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Ousted Madagascan President Marc Ravalomanana will leave Johannesburg on Saturday, 19 February to return to his island home after two years in exile – a move which, he hopes, will lead to a peaceful, democratic transformation of government.
MARC Ravalomanana, the exiled president of Madagascar, used Johannesburg as the platform to announce his imminent return home to end the political stalemate in his island nation.


Marc Ravalomanana, exiled president of MadagascarMarc Ravalomanana, exiled president of MadagascarRavalomanana has lived in Johannesburg since he was overthrown in a coup by army-backed Andry Rajoelina in March 2009. “The illegal regime grabbed power in an unconstitutional manner,” Ravalomanana said at a media briefing in Johannesburg on Thursday, 17 February.

“Declaring it an illegal coup is not based on my opinion, but is the official view of SADC [Southern African Development Community] and the AU [African Union].” The two bodies have suspended the new regime from their activities and imposed sanctions on Madagascar.

Other nations and organisations have also condemned Rajoelina’s leadership. “The US, the European Union and the entire international community refused to recognise the regime and suspended all forms of contact and assistance,” he said.

In 2010 Ravalomanana was sentenced in absentia to 20 years in prison for the deaths of 30 protestors killed by the presidential guard, but this was nullified by the International Court of Justice at The Hague.

Numerous attempts at mediation by SADC have been sabotaged by Rajoelina, whose regime is involved in a propaganda campaign to make it appear he came into power legally, but “it cannot legitimise itself”, Ravalomanana said.

These were the prime reasons Ravalomanana decided to end his exile and return to Madagascar, despite the dangers involved in his going back. There is a likelihood he will be arrested as soon as he steps off the plane, but he maintained it was time for him to go home. “I have nothing to fear; I have done nothing wrong,” he said.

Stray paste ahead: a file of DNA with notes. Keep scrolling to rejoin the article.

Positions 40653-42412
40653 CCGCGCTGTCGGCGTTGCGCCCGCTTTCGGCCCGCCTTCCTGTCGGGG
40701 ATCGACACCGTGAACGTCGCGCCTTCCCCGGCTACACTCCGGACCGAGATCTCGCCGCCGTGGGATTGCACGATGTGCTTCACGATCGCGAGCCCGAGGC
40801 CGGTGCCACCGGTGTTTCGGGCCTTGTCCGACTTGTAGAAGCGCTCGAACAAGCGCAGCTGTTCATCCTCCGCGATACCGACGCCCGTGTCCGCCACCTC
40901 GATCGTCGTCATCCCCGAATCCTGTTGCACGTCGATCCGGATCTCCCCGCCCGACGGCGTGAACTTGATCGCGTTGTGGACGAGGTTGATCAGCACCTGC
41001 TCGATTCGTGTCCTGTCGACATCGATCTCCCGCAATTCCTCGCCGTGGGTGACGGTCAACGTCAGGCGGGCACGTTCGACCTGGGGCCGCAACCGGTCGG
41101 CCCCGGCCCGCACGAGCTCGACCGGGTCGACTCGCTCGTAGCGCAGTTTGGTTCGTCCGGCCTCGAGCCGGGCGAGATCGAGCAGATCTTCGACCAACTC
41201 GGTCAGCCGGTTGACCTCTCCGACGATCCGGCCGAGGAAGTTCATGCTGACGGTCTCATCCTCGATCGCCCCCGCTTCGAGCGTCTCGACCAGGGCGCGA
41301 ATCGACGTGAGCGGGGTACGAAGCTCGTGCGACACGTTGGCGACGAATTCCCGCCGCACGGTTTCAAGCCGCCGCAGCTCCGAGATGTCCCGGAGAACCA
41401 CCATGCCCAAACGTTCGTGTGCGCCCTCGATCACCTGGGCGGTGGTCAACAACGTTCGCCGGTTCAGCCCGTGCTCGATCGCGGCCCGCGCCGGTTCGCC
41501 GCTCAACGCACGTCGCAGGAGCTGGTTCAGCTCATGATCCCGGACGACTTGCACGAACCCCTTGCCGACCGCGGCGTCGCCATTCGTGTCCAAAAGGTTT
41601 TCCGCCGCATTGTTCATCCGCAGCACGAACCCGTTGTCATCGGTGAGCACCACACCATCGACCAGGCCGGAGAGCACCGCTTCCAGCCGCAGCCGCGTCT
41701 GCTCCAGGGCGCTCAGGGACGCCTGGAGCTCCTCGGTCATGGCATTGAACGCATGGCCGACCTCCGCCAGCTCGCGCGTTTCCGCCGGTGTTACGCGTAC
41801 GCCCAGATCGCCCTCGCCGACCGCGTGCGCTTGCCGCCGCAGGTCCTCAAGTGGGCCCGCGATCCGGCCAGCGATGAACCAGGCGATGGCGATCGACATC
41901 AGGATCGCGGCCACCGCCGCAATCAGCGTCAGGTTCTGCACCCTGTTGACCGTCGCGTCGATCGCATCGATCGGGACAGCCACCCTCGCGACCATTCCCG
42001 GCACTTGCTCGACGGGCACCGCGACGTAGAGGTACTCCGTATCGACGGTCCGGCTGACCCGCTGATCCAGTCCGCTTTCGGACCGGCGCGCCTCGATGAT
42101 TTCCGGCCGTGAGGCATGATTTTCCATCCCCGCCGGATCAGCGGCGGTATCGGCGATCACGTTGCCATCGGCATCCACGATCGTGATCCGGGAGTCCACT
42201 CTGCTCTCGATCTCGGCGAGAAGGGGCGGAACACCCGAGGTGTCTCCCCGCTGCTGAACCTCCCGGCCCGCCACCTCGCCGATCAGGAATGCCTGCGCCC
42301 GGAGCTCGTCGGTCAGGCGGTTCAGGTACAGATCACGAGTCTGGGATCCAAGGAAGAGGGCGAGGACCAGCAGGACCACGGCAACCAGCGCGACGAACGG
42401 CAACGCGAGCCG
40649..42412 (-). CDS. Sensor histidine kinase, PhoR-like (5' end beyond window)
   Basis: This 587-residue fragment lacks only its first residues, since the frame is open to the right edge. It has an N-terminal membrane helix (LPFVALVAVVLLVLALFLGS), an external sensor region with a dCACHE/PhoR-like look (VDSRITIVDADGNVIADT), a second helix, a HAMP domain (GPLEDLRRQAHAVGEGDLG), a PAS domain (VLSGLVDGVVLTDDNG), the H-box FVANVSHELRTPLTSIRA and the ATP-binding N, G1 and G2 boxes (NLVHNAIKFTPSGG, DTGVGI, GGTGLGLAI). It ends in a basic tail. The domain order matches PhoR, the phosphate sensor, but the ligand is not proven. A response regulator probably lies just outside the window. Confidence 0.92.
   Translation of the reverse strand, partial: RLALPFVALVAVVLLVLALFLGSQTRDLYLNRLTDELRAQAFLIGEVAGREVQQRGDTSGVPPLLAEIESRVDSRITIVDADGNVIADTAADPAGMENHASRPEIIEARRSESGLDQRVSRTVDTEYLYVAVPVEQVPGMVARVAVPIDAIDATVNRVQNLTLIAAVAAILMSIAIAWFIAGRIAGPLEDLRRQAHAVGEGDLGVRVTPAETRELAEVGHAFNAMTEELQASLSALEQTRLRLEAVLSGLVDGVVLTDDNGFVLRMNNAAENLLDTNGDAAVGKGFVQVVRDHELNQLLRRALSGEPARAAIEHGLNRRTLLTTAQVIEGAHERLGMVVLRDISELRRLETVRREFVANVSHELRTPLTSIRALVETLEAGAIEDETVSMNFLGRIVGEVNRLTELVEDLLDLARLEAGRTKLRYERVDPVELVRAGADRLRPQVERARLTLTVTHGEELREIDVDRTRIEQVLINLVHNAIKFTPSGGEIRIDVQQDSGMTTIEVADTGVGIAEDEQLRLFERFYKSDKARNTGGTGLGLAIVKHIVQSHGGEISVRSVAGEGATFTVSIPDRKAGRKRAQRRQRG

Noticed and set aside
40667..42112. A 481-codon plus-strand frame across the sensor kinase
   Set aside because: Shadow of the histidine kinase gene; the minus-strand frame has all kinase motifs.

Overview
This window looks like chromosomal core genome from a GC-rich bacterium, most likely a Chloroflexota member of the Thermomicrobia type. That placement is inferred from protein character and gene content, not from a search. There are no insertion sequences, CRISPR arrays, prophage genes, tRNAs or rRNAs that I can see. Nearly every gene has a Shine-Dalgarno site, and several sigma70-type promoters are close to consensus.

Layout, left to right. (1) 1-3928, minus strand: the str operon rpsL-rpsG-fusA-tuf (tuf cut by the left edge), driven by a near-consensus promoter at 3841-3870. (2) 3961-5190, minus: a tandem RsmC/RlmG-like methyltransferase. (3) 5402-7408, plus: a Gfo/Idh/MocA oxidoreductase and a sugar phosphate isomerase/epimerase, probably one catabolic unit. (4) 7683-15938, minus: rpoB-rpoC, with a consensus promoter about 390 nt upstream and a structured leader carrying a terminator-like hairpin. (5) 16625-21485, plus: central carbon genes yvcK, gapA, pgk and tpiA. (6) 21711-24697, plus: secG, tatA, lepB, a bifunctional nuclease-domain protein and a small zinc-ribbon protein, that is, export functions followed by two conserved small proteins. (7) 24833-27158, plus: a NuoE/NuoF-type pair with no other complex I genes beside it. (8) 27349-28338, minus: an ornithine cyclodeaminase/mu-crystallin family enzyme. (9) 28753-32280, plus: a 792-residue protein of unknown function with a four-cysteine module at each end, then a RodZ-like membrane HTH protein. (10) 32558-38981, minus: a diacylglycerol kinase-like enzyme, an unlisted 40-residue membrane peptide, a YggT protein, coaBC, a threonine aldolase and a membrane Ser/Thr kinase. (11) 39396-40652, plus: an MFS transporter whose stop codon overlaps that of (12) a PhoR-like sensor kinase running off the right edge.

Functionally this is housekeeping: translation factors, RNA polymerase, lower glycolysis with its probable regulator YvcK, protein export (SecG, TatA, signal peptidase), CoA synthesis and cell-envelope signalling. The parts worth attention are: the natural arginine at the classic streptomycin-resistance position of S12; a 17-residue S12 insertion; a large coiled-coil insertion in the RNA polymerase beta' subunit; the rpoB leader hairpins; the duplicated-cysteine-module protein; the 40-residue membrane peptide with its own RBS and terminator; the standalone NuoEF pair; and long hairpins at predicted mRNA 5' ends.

“The desire for freedom burns in my heart. Our dream of freedom cannot be put off any longer.”

He hopes his homecoming will encourage talks that will enable a legitimate government to be reinstated.

“We will need assistance and support from all the international bodies, SADC, the African Union, the United Nations, the European Union, the United States – indeed from the whole world – as we strive to return democracy to Madagascar.”

However, there is one thing that he considers even more important than help from the global community. “What is desperately needed is a genuine Malgacho-Malgache dialogue. This is where we must start.

“Malagasy society, everybody from the four political movements, all political parties, the churches and all of civil society must get together to define a solution for ourselves.”

His biggest hope is that this solution will be “peaceful, lasting and prosperous”.

Ravalomanana will leave Johannesburg for Madagascar on Saturday, 19 February.

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